Saturday, February 23, 2019

Three Films Make A Post: There are places you should never visit. This is one of them.

Indigenous (2014): Your usual young tourist types visit Panama and go off with a local to tourist up a forbidden waterfall. There, they encounter the Chupacabra. The usual mix of running through the jungle, screeching, and “I’m so sorry”s ensues. Well, you can’t blame Alastair Orr’s film for rampant originality, or pretend it does anything with the characters that’ll make you care for them even the tiniest bit. The whole film is shot competently enough but terribly dull even if you’re like me and okay with generic horror films being generic. There’s just nothing to grab one even a little bit here.

Dollman vs. Demonic Toys (1993): On the other hand, at least Indigenous doesn’t reek of complete loathing for the audience that pays the filmmakers’ bills. This Full Moon abomination, on the other hand, directed by Charles Band himself, does reek so quite a bit. At one hour of running time, at least fifteen minutes of which are taken up by the credits and flashbacks to Dollman, Demonic Toys and Bad Channels, it’s difficult to shake the feeling of watching a really bad clip show episode of a horrible TV show (or Phantasm IV, for that matter). It doesn’t help that the plot of what’s there of actual new footage makes little sense even for a Full Moon film, the jokes are tepid, and most of it feels like filler with little of interest happening whatsoever. Not even Tim Thomerson and Tracy Scoggins reprising their roles from the earlier movies can save anything here, because there’s no attempt on screen to do anything but dupe us suckers paying for Full Moon films into literally buying crap.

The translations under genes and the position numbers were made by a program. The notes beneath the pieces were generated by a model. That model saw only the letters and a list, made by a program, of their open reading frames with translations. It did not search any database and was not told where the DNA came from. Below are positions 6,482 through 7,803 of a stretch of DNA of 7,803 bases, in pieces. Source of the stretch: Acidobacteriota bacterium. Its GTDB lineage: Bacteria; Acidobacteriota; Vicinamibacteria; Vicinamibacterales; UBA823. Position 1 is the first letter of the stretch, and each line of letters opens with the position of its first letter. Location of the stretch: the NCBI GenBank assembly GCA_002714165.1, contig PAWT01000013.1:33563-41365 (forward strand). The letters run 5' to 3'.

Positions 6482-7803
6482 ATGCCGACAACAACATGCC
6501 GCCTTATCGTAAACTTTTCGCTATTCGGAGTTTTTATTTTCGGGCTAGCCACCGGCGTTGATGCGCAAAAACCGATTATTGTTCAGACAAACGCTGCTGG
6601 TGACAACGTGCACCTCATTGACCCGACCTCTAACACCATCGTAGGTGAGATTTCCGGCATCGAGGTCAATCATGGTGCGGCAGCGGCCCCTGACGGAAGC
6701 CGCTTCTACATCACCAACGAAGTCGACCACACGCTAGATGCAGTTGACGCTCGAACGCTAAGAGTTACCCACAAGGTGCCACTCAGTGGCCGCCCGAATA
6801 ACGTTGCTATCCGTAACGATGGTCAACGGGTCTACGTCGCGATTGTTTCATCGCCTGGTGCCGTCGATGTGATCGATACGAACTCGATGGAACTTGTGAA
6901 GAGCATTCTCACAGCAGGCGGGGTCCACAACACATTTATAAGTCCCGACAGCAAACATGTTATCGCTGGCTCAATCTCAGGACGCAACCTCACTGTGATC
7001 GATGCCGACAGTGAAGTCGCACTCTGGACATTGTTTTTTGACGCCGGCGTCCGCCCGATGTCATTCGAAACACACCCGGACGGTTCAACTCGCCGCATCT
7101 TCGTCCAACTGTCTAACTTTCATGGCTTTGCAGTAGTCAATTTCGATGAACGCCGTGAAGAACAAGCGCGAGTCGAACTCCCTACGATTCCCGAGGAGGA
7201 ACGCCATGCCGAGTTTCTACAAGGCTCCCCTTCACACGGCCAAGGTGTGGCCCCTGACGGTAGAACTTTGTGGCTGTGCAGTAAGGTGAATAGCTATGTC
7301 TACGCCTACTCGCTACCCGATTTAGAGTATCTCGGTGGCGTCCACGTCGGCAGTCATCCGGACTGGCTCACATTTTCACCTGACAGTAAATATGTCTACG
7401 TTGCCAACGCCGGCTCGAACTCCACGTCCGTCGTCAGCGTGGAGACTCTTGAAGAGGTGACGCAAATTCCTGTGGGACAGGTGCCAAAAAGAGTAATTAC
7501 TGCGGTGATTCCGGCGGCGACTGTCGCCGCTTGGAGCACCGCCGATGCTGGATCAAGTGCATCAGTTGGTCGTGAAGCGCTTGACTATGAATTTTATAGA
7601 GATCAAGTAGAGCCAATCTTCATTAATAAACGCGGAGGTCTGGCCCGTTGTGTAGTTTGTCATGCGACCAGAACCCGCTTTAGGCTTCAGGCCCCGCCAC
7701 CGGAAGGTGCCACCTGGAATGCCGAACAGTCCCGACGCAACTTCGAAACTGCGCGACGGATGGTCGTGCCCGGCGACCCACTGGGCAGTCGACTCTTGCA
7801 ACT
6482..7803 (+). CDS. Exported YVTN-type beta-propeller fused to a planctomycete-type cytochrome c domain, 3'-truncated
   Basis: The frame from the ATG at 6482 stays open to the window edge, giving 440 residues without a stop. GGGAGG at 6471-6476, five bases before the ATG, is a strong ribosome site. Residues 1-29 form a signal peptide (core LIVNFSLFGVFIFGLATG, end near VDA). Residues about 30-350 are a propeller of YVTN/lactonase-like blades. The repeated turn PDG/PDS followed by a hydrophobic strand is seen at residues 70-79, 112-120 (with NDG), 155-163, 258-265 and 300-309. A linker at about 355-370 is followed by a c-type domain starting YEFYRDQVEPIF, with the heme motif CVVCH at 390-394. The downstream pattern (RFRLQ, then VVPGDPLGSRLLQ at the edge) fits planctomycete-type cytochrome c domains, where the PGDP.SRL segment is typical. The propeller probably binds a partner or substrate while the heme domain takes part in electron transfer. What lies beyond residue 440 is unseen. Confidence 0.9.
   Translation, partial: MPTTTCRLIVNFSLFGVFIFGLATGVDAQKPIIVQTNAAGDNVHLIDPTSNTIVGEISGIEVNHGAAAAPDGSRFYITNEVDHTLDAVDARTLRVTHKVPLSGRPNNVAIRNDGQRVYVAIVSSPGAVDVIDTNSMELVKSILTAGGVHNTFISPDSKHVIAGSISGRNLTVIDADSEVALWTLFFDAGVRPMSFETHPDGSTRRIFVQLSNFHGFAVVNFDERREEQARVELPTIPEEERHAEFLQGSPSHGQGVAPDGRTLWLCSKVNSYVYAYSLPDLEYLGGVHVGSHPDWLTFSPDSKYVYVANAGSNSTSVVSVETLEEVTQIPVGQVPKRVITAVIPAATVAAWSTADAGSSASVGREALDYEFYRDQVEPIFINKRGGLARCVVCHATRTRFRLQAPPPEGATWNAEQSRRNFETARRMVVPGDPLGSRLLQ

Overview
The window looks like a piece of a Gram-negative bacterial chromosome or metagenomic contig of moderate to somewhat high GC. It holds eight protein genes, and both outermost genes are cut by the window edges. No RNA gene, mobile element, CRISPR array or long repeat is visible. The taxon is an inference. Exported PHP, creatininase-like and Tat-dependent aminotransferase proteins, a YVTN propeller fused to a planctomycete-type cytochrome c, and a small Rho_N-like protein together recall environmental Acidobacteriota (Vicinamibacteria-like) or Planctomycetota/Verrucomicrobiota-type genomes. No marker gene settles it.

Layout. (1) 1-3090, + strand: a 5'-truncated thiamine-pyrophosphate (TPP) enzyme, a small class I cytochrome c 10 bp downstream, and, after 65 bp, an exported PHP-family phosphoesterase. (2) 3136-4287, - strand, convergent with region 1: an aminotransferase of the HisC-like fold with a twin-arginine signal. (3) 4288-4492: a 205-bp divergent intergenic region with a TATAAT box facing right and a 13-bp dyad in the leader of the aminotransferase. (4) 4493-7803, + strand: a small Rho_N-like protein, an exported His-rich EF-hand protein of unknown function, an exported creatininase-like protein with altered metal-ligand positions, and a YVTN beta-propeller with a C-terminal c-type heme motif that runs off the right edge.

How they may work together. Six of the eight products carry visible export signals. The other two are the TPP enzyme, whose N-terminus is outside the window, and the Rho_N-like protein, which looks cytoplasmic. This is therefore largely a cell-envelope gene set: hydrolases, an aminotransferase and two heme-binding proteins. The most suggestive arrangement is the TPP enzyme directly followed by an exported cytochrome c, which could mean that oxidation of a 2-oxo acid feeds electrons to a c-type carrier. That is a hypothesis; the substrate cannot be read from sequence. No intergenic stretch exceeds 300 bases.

Three O’Clock High (1987): Fortunately, this 80s high school comedy rides to the rescue. This is not exactly in my genre of choice but Phil Joanou’s film recommends itself even to people like me with a non-generic story made out of very generic elements and a focussed script that plots comedy nearly as tightly as a good thriller. Which is a good fit for Phil Joanou’s breathless direction that really goes in for the living nightmare elements of the plot, as if this were a Hitchcock film, and Casey Siemaszko one of Hitchcock’s everyman protagonists going accidentally stumbling into a convoluted plot. Just that it takes place in high school, and there are jokes which are actually funny. There’s no boring second here.

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